Transparency International: Corruption in Romania near global average
A global map of corruption made by Transparency International ranks Romania in the middle of the list, with a score of 46, compared to 45 the previous year. The scale goes from 0 to 100, where 0 represents the highest level of corruption and 100 is the freest of corruption. The global average is 43, unchanged for over a decade.
Hungary surpassed Bulgaria in 2022, according to the most recent Corruption Perceptions Index. The country led by PM Viktor Orban won the unflattering title of the most corrupt country in the European Union.
The lowest levels of corruption in the world were recorded in the Nordic countries, followed by New Zealand, Switzerland, and the Netherlands. At the opposite end, with the highest levels of corruption, are North Korea, Syria, Somalia, South Sudan, Chad, as well as Nicaragua, and Venezuela.
Ukraine is rated with a score of 33, the same as, for example, Mongolia, and worse than Kazakhstan or Belarus. Moldova received a score of 39, better than Ukraine but significantly worse than Romania, while Russia received 28.
Transparency International shows in its analysis that most countries are unable to end corruption. The global average remains unchanged for over a decade at just 43 out of 100. More than two-thirds of countries score below 50, while 26 countries have fallen to their lowest scores yet. Despite concerted efforts and hard-won gains by some, 155 countries have made no significant progress against corruption or have declined since 2012.
The same analysis shows that global peace has been deteriorating for 15 years, with corruption undermining governments’ ability to protect people. It also erodes public trust and causes security threats that are difficult to control.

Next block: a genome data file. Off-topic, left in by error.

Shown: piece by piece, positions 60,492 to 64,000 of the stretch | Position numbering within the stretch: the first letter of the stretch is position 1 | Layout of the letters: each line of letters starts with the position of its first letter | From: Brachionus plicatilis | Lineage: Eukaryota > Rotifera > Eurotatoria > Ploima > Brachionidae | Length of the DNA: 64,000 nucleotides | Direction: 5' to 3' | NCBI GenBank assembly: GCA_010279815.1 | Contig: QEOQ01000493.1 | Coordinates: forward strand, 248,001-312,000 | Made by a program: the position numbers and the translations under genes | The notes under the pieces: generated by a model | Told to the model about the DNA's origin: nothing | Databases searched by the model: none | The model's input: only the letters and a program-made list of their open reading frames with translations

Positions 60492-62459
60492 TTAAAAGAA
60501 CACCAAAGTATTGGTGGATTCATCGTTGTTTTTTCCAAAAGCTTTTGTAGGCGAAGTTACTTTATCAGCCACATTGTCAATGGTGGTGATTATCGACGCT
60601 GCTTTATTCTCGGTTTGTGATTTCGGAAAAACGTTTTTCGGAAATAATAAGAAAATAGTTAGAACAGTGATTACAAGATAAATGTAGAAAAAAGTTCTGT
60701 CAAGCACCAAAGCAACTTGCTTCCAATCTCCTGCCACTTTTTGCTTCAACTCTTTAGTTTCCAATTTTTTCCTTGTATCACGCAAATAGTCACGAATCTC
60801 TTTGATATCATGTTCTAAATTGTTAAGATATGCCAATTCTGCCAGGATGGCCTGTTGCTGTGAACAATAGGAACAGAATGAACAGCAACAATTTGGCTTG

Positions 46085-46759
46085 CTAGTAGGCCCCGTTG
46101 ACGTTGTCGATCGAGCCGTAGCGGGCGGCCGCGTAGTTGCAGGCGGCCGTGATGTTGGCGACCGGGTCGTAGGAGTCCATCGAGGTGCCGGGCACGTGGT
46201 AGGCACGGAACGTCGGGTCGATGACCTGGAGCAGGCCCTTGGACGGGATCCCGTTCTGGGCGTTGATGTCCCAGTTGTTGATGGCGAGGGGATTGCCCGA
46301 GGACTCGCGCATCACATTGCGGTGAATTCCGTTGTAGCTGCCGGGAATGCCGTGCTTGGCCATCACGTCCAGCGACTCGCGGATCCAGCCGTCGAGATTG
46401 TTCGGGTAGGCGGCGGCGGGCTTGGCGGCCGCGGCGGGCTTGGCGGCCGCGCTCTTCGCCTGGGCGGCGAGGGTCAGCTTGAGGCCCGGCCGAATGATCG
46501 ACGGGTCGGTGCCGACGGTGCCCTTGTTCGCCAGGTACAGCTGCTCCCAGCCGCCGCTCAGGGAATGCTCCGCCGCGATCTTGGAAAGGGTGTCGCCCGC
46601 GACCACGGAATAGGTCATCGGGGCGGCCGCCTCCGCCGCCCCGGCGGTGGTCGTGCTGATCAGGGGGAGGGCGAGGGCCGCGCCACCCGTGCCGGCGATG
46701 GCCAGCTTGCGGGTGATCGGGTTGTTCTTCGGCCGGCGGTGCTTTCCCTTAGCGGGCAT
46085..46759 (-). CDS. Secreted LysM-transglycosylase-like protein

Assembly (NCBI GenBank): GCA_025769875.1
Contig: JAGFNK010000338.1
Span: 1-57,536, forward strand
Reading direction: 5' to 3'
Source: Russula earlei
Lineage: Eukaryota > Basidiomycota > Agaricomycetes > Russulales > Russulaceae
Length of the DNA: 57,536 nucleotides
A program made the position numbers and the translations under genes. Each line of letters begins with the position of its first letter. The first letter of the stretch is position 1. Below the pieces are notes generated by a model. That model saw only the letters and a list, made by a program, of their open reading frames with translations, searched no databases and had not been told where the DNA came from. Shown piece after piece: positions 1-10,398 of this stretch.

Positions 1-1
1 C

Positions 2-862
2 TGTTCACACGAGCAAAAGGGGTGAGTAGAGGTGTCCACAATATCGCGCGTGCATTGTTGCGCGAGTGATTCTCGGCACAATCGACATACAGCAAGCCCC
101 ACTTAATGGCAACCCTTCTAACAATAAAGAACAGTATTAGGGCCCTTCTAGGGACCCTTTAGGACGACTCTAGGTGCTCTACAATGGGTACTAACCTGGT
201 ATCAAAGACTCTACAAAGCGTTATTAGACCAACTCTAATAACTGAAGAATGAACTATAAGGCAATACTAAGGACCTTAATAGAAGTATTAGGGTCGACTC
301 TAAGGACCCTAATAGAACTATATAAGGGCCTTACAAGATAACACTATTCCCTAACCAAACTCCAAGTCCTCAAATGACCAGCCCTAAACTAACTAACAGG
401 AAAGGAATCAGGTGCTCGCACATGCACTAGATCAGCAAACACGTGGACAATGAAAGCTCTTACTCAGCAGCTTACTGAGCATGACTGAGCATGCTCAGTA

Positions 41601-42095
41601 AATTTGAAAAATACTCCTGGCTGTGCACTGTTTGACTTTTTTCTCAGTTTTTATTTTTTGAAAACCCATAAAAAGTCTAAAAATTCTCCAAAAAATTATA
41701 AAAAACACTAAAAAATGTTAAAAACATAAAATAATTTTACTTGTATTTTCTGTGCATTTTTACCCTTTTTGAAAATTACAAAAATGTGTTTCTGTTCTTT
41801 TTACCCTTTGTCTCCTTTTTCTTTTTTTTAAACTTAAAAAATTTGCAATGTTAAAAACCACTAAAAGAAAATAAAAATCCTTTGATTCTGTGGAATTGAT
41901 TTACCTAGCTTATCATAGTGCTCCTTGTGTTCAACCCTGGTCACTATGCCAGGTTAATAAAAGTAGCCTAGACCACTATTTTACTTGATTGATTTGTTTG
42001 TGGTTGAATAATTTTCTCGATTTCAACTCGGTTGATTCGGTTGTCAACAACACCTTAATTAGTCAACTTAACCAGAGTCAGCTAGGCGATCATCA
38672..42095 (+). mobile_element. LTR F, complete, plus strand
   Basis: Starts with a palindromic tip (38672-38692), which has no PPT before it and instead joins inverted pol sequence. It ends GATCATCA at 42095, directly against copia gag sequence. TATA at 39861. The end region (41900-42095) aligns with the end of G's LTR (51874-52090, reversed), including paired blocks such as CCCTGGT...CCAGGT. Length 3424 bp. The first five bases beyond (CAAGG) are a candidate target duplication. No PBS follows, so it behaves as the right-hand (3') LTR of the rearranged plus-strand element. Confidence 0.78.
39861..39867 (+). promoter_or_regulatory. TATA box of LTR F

On the other hand, conflict creates opportunities for corruption and undermines government efforts to stop it. Even countries with high scores on the Corruption Perceptions Index (CPI) play a role in the threats that corruption poses to global security. For decades, these countries have received dirty money from abroad, allowing kleptocrats to increase their wealth, power, and destructive geopolitical ambitions.
“Although each country faces different corruption challenges, this year's index reveals a continued stalemate worldwide,” the report says.
Western Europe, which contains the countries with the best score, has been stagnant or has witnessed a decline in the past 5 years, allowing threats to the rule of law to fester.
“On the other end of the index, countries with low scores are also unable to make significant progress. In many parts of the Americas, Eastern Europe and Central Asia, and Sub-Saharan Africa, restrictions and attacks on civic space and basic freedoms continue as multiple crises threaten security and stability, democracy and human rights,” the report adds. The same story – or worse – is repeated in various countries in the Asia-Pacific, Middle East, and North Africa regions.
(Photo source: screenshot from Transparency.org)